For two weeks beginning December 7 of this year, scientists and world leaders (as well as a few ignoramuses from Washington) are making their way to Copenhagen. As they struggle to find global solutions to the world-wide environmental crisis, right-wing critics in America are still nattering about some injudicious words taken out of context from emails sent years ago by scientists at the University of East Anglia (UEA).
Hackers and thieves stole thousands of pages of material, selectively releasing tidbits that can be interpreted by the ill-informed to cast doubt on the enormous body of scientific knowledge supporting climate change. The timing of this sophisticated bit of intellectual terrorism—days before the largest and most important international climate summit in the history of the world—was no accident.
In his recent book, Denialism, Michael Specter says this of people who persist in disbelieving what rational and well-informed people know to be true: “they shun nuance and fear complexity.” That may be true of the consumers of misinformation; but those who manufacture it, popularize it, and profit from it are motivated by something more sinister than ignorance and fear: greed and/or the lust for power.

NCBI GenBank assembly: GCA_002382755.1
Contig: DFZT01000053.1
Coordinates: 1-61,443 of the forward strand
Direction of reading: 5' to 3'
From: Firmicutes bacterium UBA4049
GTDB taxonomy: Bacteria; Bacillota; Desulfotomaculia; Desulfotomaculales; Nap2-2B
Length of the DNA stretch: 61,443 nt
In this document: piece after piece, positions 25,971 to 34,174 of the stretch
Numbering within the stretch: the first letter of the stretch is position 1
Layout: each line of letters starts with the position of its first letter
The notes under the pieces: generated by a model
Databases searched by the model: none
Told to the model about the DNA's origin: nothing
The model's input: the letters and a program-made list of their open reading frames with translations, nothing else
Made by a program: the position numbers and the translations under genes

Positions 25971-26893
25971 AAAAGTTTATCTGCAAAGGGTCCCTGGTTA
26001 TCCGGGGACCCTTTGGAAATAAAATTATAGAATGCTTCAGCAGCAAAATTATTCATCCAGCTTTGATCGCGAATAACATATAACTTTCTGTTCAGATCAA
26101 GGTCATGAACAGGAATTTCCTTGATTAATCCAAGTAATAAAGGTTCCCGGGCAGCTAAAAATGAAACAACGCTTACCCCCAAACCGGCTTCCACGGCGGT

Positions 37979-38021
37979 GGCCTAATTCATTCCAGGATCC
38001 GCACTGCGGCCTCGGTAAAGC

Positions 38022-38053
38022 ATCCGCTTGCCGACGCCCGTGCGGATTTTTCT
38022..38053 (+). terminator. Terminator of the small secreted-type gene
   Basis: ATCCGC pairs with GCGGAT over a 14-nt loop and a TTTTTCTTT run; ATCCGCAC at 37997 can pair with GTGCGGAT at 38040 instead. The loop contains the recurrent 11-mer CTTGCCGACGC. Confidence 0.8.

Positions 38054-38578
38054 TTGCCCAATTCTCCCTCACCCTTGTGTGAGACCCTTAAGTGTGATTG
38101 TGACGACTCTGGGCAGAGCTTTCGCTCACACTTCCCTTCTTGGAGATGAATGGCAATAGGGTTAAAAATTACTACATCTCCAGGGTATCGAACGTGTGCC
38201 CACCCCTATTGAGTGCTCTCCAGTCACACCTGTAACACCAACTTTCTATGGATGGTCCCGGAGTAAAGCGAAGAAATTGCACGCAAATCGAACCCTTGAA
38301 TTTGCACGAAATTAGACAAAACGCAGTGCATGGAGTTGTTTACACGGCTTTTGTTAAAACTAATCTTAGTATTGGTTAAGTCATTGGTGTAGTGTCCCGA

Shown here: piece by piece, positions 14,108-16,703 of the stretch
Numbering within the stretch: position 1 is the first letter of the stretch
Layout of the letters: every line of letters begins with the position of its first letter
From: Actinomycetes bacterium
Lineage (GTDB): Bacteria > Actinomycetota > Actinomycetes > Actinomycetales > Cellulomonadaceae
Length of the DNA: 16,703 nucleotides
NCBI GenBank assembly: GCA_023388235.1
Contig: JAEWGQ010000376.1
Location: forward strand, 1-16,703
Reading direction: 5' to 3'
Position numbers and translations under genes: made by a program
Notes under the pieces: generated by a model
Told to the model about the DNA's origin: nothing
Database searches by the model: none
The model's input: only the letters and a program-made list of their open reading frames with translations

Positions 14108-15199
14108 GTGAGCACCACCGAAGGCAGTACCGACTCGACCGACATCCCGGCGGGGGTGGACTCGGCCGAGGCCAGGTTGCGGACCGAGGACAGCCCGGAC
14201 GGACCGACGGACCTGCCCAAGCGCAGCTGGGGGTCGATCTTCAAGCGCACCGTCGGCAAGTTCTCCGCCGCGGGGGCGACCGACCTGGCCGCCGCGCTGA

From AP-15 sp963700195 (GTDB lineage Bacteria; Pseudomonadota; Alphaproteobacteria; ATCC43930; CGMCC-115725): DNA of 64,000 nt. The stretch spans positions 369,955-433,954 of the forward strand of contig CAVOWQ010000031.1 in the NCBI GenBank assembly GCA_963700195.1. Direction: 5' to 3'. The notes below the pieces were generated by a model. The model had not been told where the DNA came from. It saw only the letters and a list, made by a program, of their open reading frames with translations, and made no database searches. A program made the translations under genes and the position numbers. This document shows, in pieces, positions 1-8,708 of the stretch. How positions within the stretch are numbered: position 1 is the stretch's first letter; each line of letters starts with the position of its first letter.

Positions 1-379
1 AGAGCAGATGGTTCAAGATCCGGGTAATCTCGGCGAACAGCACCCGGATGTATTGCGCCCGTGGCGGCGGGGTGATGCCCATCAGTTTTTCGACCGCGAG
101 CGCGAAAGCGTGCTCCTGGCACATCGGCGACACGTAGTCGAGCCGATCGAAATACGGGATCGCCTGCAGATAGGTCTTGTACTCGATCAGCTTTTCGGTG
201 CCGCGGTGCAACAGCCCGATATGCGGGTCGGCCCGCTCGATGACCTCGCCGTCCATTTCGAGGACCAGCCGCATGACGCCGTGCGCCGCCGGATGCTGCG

From what has so far been made public, it seems clear that the UEA scientists were concerned that fragmentary and incomplete information from their research could be used by climate-change deniers to overshadow conclusions based on years of good-faith scientific inquiry. Of course, that’s exactly what’s happening; ironically, however, discussion about whether and how to release these isolated facts has resulted in the whiff of a cover-up—which, in the minds of many, is enough to taint their entire body of evidence.
A favorite and very effective trick of those who manipulate public perception for financial or political gain is to find one or two instances out of many thousands and blow them out of proportion. When a gabby Acorn worker in Baltimore had a conversation with some sleazy visitors to her office that was recorded on tape, the result was an avalanche of criticism that crippled the entire organization. Besides encouraging poor people to vote (a practice that enrages many Republicans), Acorn is a community-service organization that aids the needy and homeless. When Congress cut off funding to the organization in a knee-jerk response to that one incident, things got even more desperate for thousands of people who need the kind of assistance Acorn provides.
The problem with the UEA emails is not information withheld by scientists. It’s mis-information deliberately manufactured and broadcast by people who stand to profit by public confusion. The problem for America and the world is how, in the “information age,” we can help people learn how and where to get accurate information—and whom to believe.